Choppy, Oily Waters

Brexit and the North Sea

With all eyes on Theresa May’s Brexit deal vote in Parliament, the North Sea oil and gas industry is getting nervous about what is to come.

An official carries a Union Jack flag ahead of a news conference by Britain’s Secretary of State for Exiting the European Union David Davis and European Union’s chief Brexit negotiator Michel Barnier in Brussels, Belgium July 20, 2017. REUTERS/Francois Lenoir

Donald Tusk, President of the European Council, has told the UK in the latest Brexit negotiations that this is “deal or no deal” time.

Theresa May has voiced the same message over the last few days. For many MPs at home, however, that might not be good enough.

While domestic industries will likely be able to continue with business as usual post-Brexit, global sectors might have more to worry about.

One of those is the oil and gas industry operating in the North Sea, and for a business already struggling with difficult price conditions and ageing fields and infrastructure, the added uncertainty is not healthy.

A report published by Aberdeen & Grampian Chamber of Commerce in March this year revealed that 45% of oil and gas companies working in the bitterly cold body of water expect Brexit to have a negative impact on the industry.

The energy sector is hardly an insignificant one for the UK.

With nearly a million barrels of oil equivalent (boe) being produced every day, the industry might not flood the state coffers as much as it once did, but it certainly saves the treasury billions in oil and gas imports for internal consumption. Further, UK exports in oil and gas-related goods and services worldwide was worth around USD92.2 billion in 2016 (USD28.42 billion of which went to the EU), which is about 5% of all UK trade.

How exactly that will be affected by Brexit is anyone’s guess, but the main immediate threats can be predicted with some clarity.

After peaking around the year 2000, Britain’s North Sea oil production has been in decline ever since. So much so that in 2016 the UK cut down oil royalties and taxes in an attempt to give the industry a boost. No doubt investment in exploration and production took a strong hit when the oil price cliff dived in 2014 from over USD110 per barrel to just USD30 in a matter of months, but the high cost of production and the difficult working conditions offered by the North Sea didn’t help either.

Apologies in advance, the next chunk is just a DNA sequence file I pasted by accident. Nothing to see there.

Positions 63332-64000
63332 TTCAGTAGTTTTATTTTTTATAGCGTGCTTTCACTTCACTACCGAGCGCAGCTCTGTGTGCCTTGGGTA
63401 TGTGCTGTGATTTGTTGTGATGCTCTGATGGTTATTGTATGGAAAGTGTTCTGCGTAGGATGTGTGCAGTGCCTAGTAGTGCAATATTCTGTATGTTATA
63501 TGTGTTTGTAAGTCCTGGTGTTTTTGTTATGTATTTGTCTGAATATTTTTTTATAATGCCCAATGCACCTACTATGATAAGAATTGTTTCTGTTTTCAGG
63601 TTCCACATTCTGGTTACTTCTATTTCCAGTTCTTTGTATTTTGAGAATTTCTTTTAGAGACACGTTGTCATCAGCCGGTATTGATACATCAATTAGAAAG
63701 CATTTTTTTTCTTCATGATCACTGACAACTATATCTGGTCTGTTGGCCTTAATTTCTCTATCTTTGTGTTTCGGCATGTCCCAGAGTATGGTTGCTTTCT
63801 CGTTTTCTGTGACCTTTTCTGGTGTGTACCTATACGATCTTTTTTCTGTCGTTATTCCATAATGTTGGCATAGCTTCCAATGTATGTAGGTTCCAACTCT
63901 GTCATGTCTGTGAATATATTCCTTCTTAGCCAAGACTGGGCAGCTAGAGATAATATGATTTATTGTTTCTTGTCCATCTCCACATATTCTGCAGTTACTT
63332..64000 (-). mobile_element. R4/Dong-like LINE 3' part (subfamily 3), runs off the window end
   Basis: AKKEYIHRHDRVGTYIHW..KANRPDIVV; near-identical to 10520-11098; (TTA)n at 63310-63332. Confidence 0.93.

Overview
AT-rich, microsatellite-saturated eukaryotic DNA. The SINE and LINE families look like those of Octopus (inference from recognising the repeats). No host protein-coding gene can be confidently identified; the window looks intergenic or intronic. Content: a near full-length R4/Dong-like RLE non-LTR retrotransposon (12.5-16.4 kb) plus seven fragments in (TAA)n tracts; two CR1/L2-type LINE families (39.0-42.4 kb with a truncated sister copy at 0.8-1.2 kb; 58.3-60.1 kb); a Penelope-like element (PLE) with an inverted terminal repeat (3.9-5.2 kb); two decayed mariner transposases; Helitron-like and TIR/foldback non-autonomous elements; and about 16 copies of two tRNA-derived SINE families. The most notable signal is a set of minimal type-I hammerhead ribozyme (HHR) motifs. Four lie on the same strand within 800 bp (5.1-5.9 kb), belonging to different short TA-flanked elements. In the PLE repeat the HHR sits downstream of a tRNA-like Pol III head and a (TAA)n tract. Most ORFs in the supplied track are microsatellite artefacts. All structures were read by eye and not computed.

In order to revive the industry and delay the production decline, a plan was deployed with the goal of “maximising economic recovery” (MER) of the estimated 20-24 billion recoverable barrels left in the British North Sea.

For that to happen, the country’s oil and gas authority, Oil and Gas UK (OGUK), envisions that over USD631 billion in investment would be necessary over the next 17 years, investment that is threatened by uncertainty.

According to the companies involved in this plan, the timing of this capital injection is also critical. Between now and 2020 is the time to act in order to potentiate the reserves available on the existing assets and guarantee a longer production life for the area. That happens to fall right on top of the implementation period for Brexit, whichever form it takes, and that is bringing a lot of uncertainty for investors.

However, beyond attracting investment, there are more practical concerns to take into account. Around 5% of the professionals working in the British oil and gas industry are European and their situation remains unclear under the current terms of the deal.

Oil and gas is one of the most competitive skilled labor markets of any industry in the world, and companies would be hard pressed if they needed to replace these workers. This is all happening at a time when companies in the North Sea are seeing a renewed surge in activity, boosted by the recovery in oil prices and the successful bidding round for British North Sea Acreage that took place in May.According to the Aberdeen & Grampian Chamber of Commerce survey, two-thirds (65%) of the companies in the sector expect the level of core staff to increase in the next three years. It is unlikely that the UK labor market on its own can provide enough qualified professionals for the industry’s needs.

These are not just oil engineers. Vital services such as Emergency Response and Rescue Vehicles (ERRVs) depend heavily on European staff.

If ERRVs are not available, production platforms will need to shut down. Other issues will have to do with importing parts, for instance. If today, any sort of equipment can cross seamlessly through borders from any provider in Europe, a return to border controls could severely delay the delivery time for these products, which, in an industry that runs 24 hours a day, 365 days a year, could have very costly consequences.

OGUK has voiced its concerns in a recent report and outlined its priorities for the Brexit negotiations: “maintaining frictionless access to markets and labor, maintain a strong voice in Europe for the industry and protect energy trading and the internal energy market,” a job made harder once the UK leaves the European decision centers.

That report also suggests that a hard Brexit, which would see foreign trade rules falling back on the World Trade Organization’s standards, could almost double current trade costs.

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